Python: Open the Most Recent Log File

Lately I have been on a Python kick. You know, just in case you haven’t noticed it based on the new outcrop of Python centric posts around these parts. In addition to Google App Engine related stuff I’ve been doing, the big P sort of became my new go-to language for random-ass scripting needs. Perl used to be that language to me, but… Well, let me tell you a story.

Recently I needed to update an ancient Perl script that I wrote few years ago. At the time I was actually taking a Bioinfomatics course, where we user Perl to process genetic sequences. Needless to say, the language and the regexp syntax were fresh in my mind. Fast forward few years of me working almost exclusively in Java and PHP and most of that 1337 knowledge got filed away in some distant corner of my brain. Then it was covered up by intellectual mold, cobwebs and someone hung a sign saying “Beware of the Leopard” on the door. Imagine me happily opening a file and going, “Hey, I just need to change couple of… Oh… Wait… What? What… I don’t even… What the fuck in hell was I thinking?”

It turns out that former me was a dick, and he was fond of playing Perl Golf. You know, as in “I bet I can do this in three fucking lines or less”. Yeah, I hate that guy. I eventually figured it out, but I decided that I should tell myself to:

  1. Comment more
  2. Fight the urge to write incomprehensible spaghetti code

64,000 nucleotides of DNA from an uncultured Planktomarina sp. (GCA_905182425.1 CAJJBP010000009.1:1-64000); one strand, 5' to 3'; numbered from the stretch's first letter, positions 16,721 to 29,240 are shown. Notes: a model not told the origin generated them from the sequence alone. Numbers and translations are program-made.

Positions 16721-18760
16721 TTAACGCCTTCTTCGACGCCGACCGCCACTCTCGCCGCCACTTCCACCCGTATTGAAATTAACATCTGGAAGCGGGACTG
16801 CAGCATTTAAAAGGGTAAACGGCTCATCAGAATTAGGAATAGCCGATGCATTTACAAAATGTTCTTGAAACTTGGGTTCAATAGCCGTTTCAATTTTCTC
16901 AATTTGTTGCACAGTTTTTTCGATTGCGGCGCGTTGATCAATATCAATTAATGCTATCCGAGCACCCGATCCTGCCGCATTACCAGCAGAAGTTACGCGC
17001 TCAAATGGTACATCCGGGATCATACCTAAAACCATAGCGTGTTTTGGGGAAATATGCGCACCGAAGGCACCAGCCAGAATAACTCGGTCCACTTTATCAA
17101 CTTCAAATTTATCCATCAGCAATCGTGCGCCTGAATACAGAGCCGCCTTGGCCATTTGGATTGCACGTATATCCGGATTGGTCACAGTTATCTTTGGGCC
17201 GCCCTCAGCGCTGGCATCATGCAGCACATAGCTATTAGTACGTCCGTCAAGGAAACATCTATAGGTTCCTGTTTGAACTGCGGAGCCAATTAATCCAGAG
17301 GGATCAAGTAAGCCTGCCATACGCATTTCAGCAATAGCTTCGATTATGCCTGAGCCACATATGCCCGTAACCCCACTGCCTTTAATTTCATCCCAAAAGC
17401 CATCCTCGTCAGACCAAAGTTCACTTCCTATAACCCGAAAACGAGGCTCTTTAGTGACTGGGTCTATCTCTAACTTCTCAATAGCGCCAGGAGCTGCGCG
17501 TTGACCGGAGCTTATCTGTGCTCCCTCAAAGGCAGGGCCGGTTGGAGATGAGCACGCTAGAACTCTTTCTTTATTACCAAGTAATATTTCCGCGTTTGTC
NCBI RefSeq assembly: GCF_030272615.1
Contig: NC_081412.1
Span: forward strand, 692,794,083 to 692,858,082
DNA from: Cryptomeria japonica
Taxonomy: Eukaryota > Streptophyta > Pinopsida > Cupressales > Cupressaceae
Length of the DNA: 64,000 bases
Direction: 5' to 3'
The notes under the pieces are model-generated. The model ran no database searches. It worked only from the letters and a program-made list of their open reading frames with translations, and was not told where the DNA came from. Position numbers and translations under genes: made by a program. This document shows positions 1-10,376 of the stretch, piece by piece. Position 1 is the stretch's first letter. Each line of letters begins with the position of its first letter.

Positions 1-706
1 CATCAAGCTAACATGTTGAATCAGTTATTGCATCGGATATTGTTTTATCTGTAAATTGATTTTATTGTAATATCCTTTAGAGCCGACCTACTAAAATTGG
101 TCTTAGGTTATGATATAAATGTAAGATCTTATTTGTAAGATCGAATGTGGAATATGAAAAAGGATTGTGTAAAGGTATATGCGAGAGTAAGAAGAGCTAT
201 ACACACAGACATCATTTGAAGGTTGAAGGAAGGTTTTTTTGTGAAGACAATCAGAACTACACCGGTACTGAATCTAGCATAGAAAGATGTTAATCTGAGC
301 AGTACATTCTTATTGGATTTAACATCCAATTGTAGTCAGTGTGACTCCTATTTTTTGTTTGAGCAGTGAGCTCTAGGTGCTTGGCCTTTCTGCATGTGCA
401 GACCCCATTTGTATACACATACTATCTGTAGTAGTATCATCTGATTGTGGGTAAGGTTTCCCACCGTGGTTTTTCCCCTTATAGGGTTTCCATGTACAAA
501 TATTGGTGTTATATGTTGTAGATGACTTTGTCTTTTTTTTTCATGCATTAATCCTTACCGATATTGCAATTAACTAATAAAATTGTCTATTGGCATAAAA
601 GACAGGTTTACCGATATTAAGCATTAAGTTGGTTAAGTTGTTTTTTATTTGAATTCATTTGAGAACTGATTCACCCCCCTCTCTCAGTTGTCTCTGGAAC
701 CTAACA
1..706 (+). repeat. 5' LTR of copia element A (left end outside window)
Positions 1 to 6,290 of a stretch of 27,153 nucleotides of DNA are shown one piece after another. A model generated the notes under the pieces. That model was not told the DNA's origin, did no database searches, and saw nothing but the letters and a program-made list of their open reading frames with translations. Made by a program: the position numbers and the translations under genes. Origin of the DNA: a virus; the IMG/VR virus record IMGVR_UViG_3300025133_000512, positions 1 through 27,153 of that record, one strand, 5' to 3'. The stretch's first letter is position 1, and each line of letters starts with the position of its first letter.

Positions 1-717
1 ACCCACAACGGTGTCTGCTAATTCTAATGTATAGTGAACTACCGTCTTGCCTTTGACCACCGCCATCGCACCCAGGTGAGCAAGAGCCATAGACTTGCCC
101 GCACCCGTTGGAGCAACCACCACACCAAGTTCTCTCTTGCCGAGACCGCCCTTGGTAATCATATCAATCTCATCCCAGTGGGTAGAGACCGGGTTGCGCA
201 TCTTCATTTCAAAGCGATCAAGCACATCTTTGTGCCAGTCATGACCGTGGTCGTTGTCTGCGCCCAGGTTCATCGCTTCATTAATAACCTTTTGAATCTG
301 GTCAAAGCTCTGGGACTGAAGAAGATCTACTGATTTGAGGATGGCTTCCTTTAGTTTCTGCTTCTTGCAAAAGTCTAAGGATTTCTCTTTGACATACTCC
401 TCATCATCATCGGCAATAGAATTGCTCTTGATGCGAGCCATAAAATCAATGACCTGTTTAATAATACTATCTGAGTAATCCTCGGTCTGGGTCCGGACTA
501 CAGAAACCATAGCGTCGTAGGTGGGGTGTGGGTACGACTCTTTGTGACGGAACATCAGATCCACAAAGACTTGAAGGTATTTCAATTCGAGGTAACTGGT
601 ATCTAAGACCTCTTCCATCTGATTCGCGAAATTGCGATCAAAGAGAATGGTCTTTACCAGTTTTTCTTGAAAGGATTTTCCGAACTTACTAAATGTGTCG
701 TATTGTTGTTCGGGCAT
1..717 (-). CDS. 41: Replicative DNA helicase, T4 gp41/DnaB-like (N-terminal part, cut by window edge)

3. Oh, and try not to hard-code so many things

So I figured out that I might as well take some of my old Perl scripts and rewrite them in Python where needed. For example, I had a script that I would periodically check a certain log file searching for error codes that I wanted to be notified about. Recently however the app that generates said log files has changed its behavior. Now, when a long file reaches a certain size it starts a new one giving it a name like “log_file_12345″ where 12345 is some semi random garbage probably based on the timestamp or what not. My old Perl script of course had the log file hard coded.

I replaced it with a python script that did the same thing, and added the following logic to find the most recently modified file in the directory:

#ct: 801527ff-462f-4291-9925-8bcbe7ac9e0a
import os
def find_most_recent(directory, partial_file_name):
 
   # list all the files in the directory
    files = os.listdir(directory)
 
    # remove all file names that don't match partial_file_name string
    files = filter(lambda x: x.find(partial_file_name) > -1, files)
 
    # create a dict that contains list of files and their modification timestamps
    name_n_timestamp = dict([(x, os.stat(directory+x).st_mtime) for x in files])
 
    # return the file with the latest timestamp
    return max(name_n_timestamp, key=lambda k: name_n_timestamp.get(k))